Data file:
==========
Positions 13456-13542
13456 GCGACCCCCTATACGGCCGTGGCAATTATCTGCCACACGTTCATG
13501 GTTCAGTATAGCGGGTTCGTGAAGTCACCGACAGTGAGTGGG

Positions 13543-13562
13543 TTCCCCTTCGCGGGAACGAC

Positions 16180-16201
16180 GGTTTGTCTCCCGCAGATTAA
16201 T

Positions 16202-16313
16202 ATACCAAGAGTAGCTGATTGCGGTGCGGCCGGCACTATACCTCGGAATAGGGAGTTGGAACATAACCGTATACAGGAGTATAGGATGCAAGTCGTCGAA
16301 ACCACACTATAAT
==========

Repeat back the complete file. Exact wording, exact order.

Positions 13456-13542
13456 GCGACCCCCTATACGGCCGTGGCAATTATCTGCCACACGTTCATG
13501 GTTCAGTATAGCGGGTTCGTGAAGTCACCGACAGTGAGTGGG

Positions 13543-13562
13543 TTCCCCTTCGCGGGAACGAC

Positions 16180-16201
16180 GGTTTGTCTCCCGCAGATTAA
16201 T

Positions 16202-16313
16202 ATACCAAGAGTAGCTGATTGCGGTGCGGCCGGCACTATACCTCGGAATAGGGAGTTGGAACATAACCGTATACAGGAGTATAGGATGCAAGTCGTCGAA
16301 ACCACACTATAAT